Percy Jackson and the Savage Critics

Percy Jackson and the Savage Critics August 9, 2013

Percy Jackson and the Sea of Monsters, directed by Thor Freudenthal

Percy Jackson perfectly illustrates the problem with movie critics.  The movie is entirely average.   Movie critics, having watched thousands of average movies, are bored by them, and thus treat them with special disdain.  Percy Jackson currently stands at 33 percent on  That’s unfair.  The movie is mostly entertaining, boasts fancy effects and a few thrilling sequences, and—this is important—is entirely inoffensive.  This is a solid 60 percent flick.

I previously described the first Percy Jackson book as a “perfectly serviceable young adult fantasy novel,” which is a good description of the first movie (2010) too.  In Percy’s world, the gods of ancient Greece are real, as are their half-human children who are imbued with special powers by virtue of their divine lineage.  Percy, son of Poseidon, can manipulate water.  The five-book cycle, authored by Rick Riordan, details Percy’s epic quest to defeat Kronos, evil father of Zeus, from returning and overthrowing the gods (and western civilization).  And so forth.  You either like this stuff or you don’t.

The filmmakers seem not to know whether they want Percy Jackson to be Lord of the Rings (epic, somber, and PG-13) or the first two Harry Potter films (kid-friendly, light-hearted, and PG).  The result has been a mish-mash.  The two films have both been borderline PG in a clear attempt to draw family crowds—but there are frightening images in Sea of Monsters I wouldn’t want my three- and four-year-old to see.  It has some painfully bad attempts at zany humor involving eyeless taxi drivers and talking snakes in a failed attempt to lighten the mood (though Nathan Fillon walks off with the single, brief scene he gets).

But then it switches to epic mode with intense battles against a metal bull, hulking Cyclops, a monkey with a scorpion’s tail, and Kronos, who looks a lot like Satan (and the Balrog form Fellowship of the Ring).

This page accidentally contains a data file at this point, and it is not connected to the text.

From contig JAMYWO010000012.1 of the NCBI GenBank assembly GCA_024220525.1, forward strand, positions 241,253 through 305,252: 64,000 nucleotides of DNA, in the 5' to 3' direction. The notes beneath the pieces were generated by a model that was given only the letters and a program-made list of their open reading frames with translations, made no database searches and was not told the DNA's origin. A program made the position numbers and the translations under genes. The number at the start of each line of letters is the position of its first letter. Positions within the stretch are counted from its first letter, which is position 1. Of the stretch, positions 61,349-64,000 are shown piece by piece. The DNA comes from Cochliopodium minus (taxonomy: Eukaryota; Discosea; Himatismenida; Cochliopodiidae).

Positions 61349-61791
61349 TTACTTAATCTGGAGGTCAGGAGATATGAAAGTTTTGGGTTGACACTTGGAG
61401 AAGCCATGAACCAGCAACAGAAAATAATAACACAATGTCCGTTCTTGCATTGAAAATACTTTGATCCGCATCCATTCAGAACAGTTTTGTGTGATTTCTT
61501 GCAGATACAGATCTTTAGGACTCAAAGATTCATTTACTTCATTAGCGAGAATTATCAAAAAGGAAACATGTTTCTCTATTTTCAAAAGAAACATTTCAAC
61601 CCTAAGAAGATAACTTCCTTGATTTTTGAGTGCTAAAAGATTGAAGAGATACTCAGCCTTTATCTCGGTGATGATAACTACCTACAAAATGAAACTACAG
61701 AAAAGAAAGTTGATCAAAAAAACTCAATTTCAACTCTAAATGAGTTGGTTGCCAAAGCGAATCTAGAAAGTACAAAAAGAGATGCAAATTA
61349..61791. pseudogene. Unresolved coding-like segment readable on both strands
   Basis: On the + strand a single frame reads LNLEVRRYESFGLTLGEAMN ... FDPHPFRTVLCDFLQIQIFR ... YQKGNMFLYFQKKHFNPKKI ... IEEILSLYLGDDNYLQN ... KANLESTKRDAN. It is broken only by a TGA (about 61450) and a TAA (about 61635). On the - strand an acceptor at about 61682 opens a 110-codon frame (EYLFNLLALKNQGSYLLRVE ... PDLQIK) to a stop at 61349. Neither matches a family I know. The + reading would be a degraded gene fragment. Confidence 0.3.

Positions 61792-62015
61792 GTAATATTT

The result is a tonally inconsistent movie held together by Logan Lerman’s earnest portrayal of the titular Percy.  Lerman—who gave a poignant, heartfelt performance in The Perks of Being a Wallflower, one of last year’s best overlooked movies—is the best thing about this movie and offers Percy his only chance at a continuing franchise.  Lerman makes the film watchable because he gives us someone we want to root for.

So what more can be said?  This summer has seen movies with offensive bombast (Lone Ranger), apocalyptic mayhem (World War Z, Man of Steel, Star Trek Into Darkness), and vulgarity (The Heat, This is the End).  Percy Jackson is inoffensive.  It isn’t in the least bit original—but not every movie has to be Citizen Kane.  Like every action movie, ever, it lauds courage, loyalty, and sacrifice—and throws in a small lesson about family and tolerance, too.

Percy Jackson is two hours’ light entertainment that will not tax your mind or offend your sensibilities.  If you want an energetic, fun, epic science-fiction summer popcorn movie, go see Pacific Rim.  Then, if you still want to go to the movies, go see The Wolverine.  After that, go see Percy Jackson.

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